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- ShamgaurLv 61 decade ago
The Hebrews and the Greeks had superior languages when it came to expressing love.
Eros= sensual and sexual love
Phileo= friendship love, "brotherly" love.
Agape= Unconditional love.
The problem is that people cheapen the word love. Someone will say "I *love* chocolate", or "I *love* rollercoasters." Love is substituted for the word like. It cheapens it. Even worse than love is the word awesome. I won't even get into that.
- Anonymous1 decade ago
These were basic concepts that I learned as a child. I'm sure you are familiar with them. (If not, look them up.)
As for "I love a soda!", this is an example of exaggeration. It is a strong indication of affinty for an object. We have plenty of words that we could use, but 'love' is easier to say than 'strong affinity'.
As an example of cultural differences, we might say,"It's snowing" to an Eskimo. The Eskimo has a great many words for 'snow'. They have a different word for wet snow with big flakes than thier word for small, powdery flakes. They might find our term for 'snow' to be a very general term. But, for someone in Florida that never sees snow, the concept doesn't need to be so precise.
In much the same way, our useage of 'love' is defined by our cultural experiance. We understand that if a friend says,'I love my dog.', he doesn't mean romantic love. We understand that when a nine-year old says that he 'loves' a girl in his class, he actually has a crush on her. By picking up on clues in syntax and combining them with the circumstances, we use the word love to mean many different things.
As a clinical, logical person, I would say that your 'love' for God is actually the manifestation of your insecurity with death. You 'love' him because he offers you eternal life. Suppose that the Bible stated that there was no heaven, and that death was final. Furthermore, suppose the Bible said that God's plan for you was all important and that he loved you. Nothing has changed, except for your eternal reward. Would you still 'love' God? Or, are you in it for eternal life? It's something to think about.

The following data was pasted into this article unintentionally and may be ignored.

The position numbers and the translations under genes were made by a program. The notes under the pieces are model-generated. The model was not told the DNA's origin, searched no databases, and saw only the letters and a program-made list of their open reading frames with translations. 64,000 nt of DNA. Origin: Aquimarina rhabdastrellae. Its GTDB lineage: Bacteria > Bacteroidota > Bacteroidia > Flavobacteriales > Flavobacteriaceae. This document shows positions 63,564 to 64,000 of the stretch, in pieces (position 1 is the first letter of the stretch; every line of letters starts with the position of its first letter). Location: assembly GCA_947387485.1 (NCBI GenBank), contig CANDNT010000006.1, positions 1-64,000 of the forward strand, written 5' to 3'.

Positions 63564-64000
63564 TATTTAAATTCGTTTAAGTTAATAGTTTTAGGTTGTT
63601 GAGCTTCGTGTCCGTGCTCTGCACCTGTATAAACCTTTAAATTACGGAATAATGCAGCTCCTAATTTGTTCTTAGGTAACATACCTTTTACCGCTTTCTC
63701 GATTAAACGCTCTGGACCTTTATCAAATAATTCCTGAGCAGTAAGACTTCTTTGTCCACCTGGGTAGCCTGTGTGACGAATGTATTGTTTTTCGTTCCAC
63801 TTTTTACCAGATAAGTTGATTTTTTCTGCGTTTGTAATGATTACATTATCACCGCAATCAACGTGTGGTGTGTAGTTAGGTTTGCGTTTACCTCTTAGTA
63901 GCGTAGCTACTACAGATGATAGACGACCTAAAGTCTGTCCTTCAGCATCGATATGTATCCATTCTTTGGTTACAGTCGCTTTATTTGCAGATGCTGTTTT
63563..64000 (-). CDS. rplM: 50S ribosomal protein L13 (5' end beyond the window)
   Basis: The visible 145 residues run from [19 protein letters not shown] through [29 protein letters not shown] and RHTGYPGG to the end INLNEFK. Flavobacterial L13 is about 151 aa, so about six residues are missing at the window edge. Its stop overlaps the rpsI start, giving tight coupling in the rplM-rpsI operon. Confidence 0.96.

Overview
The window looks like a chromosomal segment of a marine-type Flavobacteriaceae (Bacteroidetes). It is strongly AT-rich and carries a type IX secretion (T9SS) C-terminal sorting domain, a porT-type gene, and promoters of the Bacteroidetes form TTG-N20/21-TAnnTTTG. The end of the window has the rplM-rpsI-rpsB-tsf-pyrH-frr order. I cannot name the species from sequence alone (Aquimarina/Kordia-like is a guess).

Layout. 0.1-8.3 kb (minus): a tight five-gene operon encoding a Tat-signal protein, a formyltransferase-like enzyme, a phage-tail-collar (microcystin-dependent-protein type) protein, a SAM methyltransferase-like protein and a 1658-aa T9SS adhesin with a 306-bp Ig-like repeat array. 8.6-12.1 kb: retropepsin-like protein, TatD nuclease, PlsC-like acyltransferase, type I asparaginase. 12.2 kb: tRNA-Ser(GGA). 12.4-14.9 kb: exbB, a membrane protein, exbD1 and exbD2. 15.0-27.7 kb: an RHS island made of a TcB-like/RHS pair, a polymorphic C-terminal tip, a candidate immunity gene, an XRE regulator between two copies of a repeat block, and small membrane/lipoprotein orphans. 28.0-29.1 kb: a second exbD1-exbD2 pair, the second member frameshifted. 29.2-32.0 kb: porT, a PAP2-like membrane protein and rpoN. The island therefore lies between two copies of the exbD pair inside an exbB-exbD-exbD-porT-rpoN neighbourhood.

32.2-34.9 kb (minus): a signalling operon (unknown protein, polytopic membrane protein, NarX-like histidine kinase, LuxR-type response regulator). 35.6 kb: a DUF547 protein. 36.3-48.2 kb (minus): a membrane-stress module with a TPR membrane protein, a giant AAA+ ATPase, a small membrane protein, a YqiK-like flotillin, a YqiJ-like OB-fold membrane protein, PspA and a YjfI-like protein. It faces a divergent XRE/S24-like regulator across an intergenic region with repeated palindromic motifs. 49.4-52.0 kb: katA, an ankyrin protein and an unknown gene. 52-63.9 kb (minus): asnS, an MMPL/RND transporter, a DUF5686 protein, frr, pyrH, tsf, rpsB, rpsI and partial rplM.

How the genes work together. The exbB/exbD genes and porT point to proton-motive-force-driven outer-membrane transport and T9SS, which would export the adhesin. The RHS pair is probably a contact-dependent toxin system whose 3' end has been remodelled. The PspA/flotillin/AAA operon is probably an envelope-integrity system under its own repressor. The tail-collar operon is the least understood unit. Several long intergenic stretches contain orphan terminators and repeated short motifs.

- 1 decade ago
Who knows what's in your heart God or other people.
Who are you living for God or society. Is the love for this life the same as the love we have for our creator? Of course not.
If I say I love cinnamon and someone hears me will I worry about what they think if they think that I say love to much and say I love God too.
Only worry about what God knows about you cause that is what will count.
So what if it sounds strange or you think that it is abusing the english language I could name a million things that are getting abused that are more important than what other people think.
Maybe you should preach in your sermon about how this life is temporary and how we should all live our lives for God alone and do not set partners with him.
- Sean BrockLv 51 decade ago
Yes and no.
The word love means all those things.
Yes it would be better for us to have a specific word for each kind of feeling. I have always known of the three Latin words. Philus, Agape, and Eros but they aren't really addequate. Well Eros isn't, because it mixes lust and love together.
Charity is another good word. And it is an emotion an insufficient amount of people feel.
- Anonymous1 decade ago
I don't know if I would call 'love' the most 'abused' word. It has many meanings, as a lot of words do, but that doesn't mean it's abused.
As far as abused words go, I think I would nominate the word 'evil,' as it's almost exclusively used to incite irrational, blind hatred and fear in people. It's a word that doesn't really mean anything except "you should hate and fear what follows," yet it's surprisingly effective in getting people paranoid and violent.
- 1 decade ago
It is the most abused word in the English language. It is so common to use it in everyday occurrences that have nothing to do with "actual love" that it is disturbing. I would rather just forget that the word never existed. It means nothing now anyways.